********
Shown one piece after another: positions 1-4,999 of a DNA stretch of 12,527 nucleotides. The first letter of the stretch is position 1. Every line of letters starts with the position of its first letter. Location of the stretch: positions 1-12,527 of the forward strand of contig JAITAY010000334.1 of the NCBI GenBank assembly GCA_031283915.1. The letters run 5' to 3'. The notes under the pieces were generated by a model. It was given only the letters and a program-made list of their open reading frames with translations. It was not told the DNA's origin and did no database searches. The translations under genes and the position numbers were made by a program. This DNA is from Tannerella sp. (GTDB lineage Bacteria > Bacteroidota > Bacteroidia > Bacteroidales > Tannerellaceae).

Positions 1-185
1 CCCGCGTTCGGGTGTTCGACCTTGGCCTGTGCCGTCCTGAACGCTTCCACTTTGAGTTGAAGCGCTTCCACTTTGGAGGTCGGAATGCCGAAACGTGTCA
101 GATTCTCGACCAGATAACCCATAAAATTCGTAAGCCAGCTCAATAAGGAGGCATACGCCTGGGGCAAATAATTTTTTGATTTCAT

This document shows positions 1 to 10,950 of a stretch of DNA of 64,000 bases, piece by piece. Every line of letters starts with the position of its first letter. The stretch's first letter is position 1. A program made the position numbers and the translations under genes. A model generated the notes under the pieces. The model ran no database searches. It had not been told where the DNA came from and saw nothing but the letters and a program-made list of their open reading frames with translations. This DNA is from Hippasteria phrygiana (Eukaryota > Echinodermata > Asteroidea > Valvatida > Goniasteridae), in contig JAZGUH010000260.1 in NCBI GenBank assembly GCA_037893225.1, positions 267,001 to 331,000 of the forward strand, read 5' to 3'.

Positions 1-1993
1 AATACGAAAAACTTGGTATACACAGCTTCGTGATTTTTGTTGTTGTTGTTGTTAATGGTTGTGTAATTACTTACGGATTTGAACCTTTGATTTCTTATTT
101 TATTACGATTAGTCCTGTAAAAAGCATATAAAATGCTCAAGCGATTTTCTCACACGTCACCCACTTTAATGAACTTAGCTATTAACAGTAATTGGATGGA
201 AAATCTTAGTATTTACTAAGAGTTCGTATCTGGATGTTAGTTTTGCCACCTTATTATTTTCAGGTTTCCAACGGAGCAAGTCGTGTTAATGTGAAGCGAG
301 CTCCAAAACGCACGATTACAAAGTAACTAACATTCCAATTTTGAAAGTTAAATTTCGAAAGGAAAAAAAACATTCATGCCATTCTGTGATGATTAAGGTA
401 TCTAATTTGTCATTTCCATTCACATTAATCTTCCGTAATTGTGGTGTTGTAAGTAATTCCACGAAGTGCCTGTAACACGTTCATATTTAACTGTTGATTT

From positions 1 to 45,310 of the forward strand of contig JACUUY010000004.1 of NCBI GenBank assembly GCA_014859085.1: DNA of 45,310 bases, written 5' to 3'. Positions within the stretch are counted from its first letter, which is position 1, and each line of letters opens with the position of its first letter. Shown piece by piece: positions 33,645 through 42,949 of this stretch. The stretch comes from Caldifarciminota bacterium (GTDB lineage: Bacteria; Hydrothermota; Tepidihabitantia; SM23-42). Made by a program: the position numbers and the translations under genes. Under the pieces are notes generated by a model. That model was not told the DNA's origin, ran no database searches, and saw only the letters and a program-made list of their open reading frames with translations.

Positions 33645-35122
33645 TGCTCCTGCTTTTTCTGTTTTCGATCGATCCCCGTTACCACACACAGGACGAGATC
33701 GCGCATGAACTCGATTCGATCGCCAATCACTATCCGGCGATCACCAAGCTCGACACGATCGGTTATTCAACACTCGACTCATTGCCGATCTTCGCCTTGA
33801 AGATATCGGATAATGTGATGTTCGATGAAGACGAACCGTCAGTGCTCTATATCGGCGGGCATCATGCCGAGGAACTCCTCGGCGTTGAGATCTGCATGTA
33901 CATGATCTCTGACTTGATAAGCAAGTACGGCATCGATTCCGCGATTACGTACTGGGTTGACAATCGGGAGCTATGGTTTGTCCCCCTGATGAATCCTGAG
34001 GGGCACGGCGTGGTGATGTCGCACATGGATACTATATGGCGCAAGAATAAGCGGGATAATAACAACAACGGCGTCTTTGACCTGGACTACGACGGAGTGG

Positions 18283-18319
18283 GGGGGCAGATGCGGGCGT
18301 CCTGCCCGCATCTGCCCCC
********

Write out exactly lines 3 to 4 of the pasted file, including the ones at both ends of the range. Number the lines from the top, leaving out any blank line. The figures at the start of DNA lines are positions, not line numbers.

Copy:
1 CCCGCGTTCGGGTGTTCGACCTTGGCCTGTGCCGTCCTGAACGCTTCCACTTTGAGTTGAAGCGCTTCCACTTTGGAGGTCGGAATGCCGAAACGTGTCA
101 GATTCTCGACCAGATAACCCATAAAATTCGTAAGCCAGCTCAATAAGGAGGCATACGCCTGGGGCAAATAATTTTTTGATTTCAT